There are a few reasons, but the number one thing that makes crash diets unhealthy is that they’re usually based on cheap supplements as their backbone. So it’ll be a supplement with a hook like, “Take this supplement for X amount of time and lose 5 pounds in a week.” Well, the problem with that is that a lot of the time supplements that are made cheaply- and we’re talking $35-$40 per bottle- contain additives that confuse hormone production in your endocrine system. So let’s say that you’re taking a supplement that’s really high in caffeine, and the caffeine is supposed to burn the fat. The caffeine will also lead to sleeplessness, then that in turn leads to anxiety attacks, so your cortisol goes up, and then ultimately you end up with more inflammation, and you might get sick 2 or 3 weeks after taking the supplements. When you put a foreign substance into your body, your body takes time to learn how to use it, if it’s going to use it at all. Then there are a lot of additives in some supplements that will in fact lead to inflammation, confuse your hormones, and cause them to not work properly. All that confusion will then increase your weight. So a lot of times, the very supplements that people buy to lose weight cause them to gain weight in the long run, even though in the short term it might seem like they’re doing something positive for themselves.
I would recommend that you go to the Reference section at the library and look for the Physician’s Desk Reference, also known as the PDR, and it tells you what supplements physicians prescribe. Those are going to be the ones that don’t have a lot of additives and are safer for increasing your overall health, not just weight loss. In addition to that, if you are looking at a supplement that has a circle on the label with the letters NSF, that stands for National Safety Foundation. It means that it has gone through at least a third party inspection to get the validation to say that it’s a safe product. So if you’re wanting to go on a crash diet, you should get away from that mentality, because you could end up losing the same 10 pounds every year. It’s that yo-yo dieting. You want to make sure that whatever you do, you don’t constrain it by a certain time period. Don’t just say you’re going on a diet- make it a lifestyle change that’s something positive, something that you can live with, and make sure that you stick to it and it becomes part of who you are.
What is the best and healthiest way to quickly lose a few pounds?
Remember that if you’re exercising right, with a professional, it’s going to be inconvenient, it’s going to be awkward, and it’s going to take time to reorganize your muscle fiber. Unless you’re a former athlete who just needs to regain muscle memory, you probably have not learned why you use certain movement patterns. If you want to lose a few pounds quickly and you’re wondering if exercise is the best way, the answer is probably not. If you’re only getting 4 or 5 hours of sleep, you should bring it up to 8. You’d be surprised the amount of weight you can lose just from getting the proper amount of sleep. But best way to lose 5 pounds very quickly is to educate yourself on the ingredients that go into the food or food-like substances that you consume. If you can, cut out or replace foods that have too many man-made chemicals. You will notice that your inflammation will drop very quickly. There are many people who think they don’t really eat anything bad, but you should read the labels on what you eat. You’ll see that this product that you thought was ok is actually full of man-made chemicals, dyes, and preservatives. Try to get rid of that stuff from your diet, and replace it with something more natural. You’ll be surprised at how fast your inflammation drops, and that inflammation is partially responsible for our weight gain. So that would be the number one thing I would recommend if you’re trying to lose weight quickly. You don’t have to buy anything. Instead, look at what you’re already consuming and get rid of things that cause inflammation. You’d be surprised at how fast the body heals itself and gets rid of inflammation. You might actually get more done in your workouts, because you’ll have more energy.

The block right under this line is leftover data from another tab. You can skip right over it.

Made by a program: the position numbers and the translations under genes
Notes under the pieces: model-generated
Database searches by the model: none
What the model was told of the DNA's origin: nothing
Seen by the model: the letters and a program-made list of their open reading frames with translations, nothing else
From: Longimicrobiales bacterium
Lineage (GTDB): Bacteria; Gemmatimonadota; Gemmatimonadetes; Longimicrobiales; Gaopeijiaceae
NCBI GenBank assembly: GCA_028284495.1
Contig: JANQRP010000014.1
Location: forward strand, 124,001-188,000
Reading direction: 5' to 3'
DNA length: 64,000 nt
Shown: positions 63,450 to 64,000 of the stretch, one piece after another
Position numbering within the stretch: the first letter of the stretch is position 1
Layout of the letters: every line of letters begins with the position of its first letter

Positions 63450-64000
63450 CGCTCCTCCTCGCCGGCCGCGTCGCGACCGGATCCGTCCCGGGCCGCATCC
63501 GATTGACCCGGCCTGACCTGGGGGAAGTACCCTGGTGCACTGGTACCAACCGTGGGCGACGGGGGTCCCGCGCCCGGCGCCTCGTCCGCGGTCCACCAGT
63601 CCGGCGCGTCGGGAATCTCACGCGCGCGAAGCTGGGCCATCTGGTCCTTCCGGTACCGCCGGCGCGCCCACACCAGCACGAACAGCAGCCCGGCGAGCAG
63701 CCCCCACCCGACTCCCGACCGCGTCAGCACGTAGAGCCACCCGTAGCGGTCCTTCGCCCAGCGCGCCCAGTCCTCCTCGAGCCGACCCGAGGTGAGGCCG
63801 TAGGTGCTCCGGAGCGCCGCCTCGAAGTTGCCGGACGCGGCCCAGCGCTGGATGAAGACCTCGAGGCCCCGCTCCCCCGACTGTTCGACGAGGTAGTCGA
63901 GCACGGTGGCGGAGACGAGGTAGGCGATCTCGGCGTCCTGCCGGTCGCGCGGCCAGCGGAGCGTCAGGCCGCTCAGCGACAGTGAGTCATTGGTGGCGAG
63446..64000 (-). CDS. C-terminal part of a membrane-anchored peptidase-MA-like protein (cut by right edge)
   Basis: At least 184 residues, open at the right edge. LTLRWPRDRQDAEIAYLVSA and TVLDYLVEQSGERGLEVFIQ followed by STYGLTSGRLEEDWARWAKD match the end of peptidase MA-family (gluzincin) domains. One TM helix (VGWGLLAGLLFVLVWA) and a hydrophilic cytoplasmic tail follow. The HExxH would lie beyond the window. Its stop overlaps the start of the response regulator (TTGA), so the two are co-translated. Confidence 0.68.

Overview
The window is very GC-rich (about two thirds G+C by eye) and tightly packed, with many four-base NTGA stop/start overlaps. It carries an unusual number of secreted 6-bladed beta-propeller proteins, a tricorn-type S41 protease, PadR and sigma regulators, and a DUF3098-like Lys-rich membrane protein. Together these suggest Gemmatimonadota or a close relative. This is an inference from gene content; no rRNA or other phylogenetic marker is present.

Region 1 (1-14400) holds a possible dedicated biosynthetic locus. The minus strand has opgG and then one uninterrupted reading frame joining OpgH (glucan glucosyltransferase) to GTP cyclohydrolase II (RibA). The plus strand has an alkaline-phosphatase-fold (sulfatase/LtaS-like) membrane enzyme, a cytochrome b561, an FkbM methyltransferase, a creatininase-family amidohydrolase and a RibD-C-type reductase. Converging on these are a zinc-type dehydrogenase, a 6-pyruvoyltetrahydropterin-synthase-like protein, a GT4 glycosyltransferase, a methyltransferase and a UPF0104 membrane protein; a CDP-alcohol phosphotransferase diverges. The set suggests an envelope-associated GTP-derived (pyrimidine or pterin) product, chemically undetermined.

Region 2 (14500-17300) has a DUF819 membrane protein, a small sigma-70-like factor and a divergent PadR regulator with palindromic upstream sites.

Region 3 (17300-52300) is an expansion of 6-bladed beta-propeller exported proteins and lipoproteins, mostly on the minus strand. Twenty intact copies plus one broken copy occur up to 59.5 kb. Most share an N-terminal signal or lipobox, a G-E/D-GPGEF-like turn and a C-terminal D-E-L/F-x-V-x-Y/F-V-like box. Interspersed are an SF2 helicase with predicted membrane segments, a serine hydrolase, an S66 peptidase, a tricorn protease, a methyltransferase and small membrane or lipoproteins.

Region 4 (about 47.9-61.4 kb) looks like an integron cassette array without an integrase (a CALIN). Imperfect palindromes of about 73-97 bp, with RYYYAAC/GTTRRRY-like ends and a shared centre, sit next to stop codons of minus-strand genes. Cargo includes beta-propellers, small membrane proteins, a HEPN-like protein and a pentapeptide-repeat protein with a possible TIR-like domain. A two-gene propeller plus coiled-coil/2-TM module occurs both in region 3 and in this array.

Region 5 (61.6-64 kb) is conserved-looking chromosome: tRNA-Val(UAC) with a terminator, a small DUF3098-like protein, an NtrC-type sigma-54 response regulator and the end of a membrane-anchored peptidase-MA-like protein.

Many of us over-indulged in tamales, cookies, and other rich, fatty foods over the holidays. It was good while it lasted, but now you feel like you gained 10 pounds. What’s the best way to recover from the post-holiday tamale hangover?
With or without the holidays, winter means a metabolic slow-down. We are never too far away from our ancestral past. If you get a chance to look into epigenetics, these are traits and behaviors that are in our genome that have been passed down to us from our ancestors. It’s a new science, and scientists are still learning how information is passed through the genes from one generation to the next. What has been passed down to us is that in the winter we slow down our metabolic process for “survival mode”. Everybody wants all 12 months of the calendar planned out, nice and neat on a sheet of paper. You think to yourself, “We live in a modern society. Anything that I can do in June and July, I can do in December and January.” And that’s not the way nature works. So right now we’re in a slow-down time. It’s reduced because we have heaters and lighting and we don’t feel it as much as our ancestors did. But it’s still written into our DNA that when we sense cold outside for a long period of time, we are going to shut down certain processes and slow down certain things.